Observations from the Sounding of the Atmosphere with Broadband Emission Radiometry (SABER) instrument on the NASA/Thermospheric Ionosphere Mesosphere Energetics and Dynamics satellite show a surprising decrease in the inferred atomic hydrogen (H) over the polar regions in the lowermost thermosphere during the summer. This contrasts with predictions by global models that H should peak in this region at this time. We suggest the decrease is a consequence of the sequestering of the water vapor by the formation of polar mesospheric clouds (PMCs) that redistributes the H2O thus reducing the chemical source of H. This decrease is more pronounced in the Northern rather than the Southern summer which is roughly consistent with the known morphology of PMCs. A model calculation which includes a PMC parameterization gives good qualitative agreement with the data suggesting that this process should be considered in global models of the coupling between the middle and upper atmosphere.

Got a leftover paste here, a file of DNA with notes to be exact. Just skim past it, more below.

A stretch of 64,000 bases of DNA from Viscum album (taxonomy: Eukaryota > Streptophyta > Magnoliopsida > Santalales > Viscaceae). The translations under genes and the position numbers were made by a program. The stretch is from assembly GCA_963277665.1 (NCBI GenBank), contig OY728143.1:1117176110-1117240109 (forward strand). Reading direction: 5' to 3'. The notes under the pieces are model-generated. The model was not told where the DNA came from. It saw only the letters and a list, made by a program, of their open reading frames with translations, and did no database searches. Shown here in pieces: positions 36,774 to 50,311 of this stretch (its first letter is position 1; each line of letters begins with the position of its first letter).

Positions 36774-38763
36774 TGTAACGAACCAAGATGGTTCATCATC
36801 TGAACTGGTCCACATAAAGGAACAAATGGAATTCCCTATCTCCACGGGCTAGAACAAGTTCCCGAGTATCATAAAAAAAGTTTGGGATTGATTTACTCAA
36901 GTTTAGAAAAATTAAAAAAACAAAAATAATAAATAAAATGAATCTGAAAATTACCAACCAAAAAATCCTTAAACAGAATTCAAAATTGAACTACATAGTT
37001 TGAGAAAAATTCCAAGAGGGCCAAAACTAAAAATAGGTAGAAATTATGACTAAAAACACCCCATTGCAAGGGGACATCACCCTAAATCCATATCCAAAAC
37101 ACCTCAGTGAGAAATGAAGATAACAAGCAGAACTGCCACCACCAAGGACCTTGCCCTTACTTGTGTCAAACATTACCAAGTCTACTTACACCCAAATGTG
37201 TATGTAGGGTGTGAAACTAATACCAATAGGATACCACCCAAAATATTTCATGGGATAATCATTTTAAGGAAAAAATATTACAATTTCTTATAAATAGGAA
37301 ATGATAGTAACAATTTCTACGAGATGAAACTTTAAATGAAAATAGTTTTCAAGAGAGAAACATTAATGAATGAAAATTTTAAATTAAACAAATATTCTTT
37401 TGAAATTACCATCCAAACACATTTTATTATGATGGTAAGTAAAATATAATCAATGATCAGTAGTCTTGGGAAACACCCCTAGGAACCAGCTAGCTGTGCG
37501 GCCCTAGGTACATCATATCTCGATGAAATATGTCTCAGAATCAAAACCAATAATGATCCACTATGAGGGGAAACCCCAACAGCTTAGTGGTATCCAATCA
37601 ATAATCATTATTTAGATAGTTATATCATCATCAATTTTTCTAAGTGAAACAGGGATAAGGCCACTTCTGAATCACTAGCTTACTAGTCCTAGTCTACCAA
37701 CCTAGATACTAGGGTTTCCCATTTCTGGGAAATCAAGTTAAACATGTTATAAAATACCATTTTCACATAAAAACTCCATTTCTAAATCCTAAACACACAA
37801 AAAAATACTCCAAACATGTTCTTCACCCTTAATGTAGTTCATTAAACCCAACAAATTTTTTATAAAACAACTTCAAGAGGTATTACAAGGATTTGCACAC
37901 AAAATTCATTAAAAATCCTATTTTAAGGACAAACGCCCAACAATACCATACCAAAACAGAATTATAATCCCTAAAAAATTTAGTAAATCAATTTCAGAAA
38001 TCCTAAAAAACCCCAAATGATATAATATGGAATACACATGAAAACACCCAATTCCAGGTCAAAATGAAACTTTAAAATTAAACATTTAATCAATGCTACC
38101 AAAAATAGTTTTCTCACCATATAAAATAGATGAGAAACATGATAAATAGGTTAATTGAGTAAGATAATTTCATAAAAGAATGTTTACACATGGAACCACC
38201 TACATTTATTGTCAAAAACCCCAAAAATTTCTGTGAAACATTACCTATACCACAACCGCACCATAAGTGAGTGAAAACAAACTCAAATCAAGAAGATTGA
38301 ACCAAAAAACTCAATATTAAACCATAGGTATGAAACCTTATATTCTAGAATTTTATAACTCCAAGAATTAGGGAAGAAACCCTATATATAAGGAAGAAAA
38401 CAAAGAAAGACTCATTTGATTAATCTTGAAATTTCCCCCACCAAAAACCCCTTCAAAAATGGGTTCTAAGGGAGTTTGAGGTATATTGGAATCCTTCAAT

- Atmospheric Composition and Structure: Thermosphere: composition and chemistry
- Atmospheric Composition and Structure: Middle atmosphere: composition and chemistry
- Atmospheric Composition and Structure: Middle atmosphere: constituent transport and chemistry (3334)
- Atmospheric Composition and Structure: Chemical kinetic and photochemical properties
Siskind, D. E., Marsh, D. R., Mlynczak, M. G., Martin-Torres, F. J., & Russell, J. M. (2008). Decreases in atomic hydrogen over the summer pole: Evidence for dehydration from polar mesospheric clouds? Geophysical Research Letters, 35(13), L13809. https://doi.org/10.1029/2008GL033742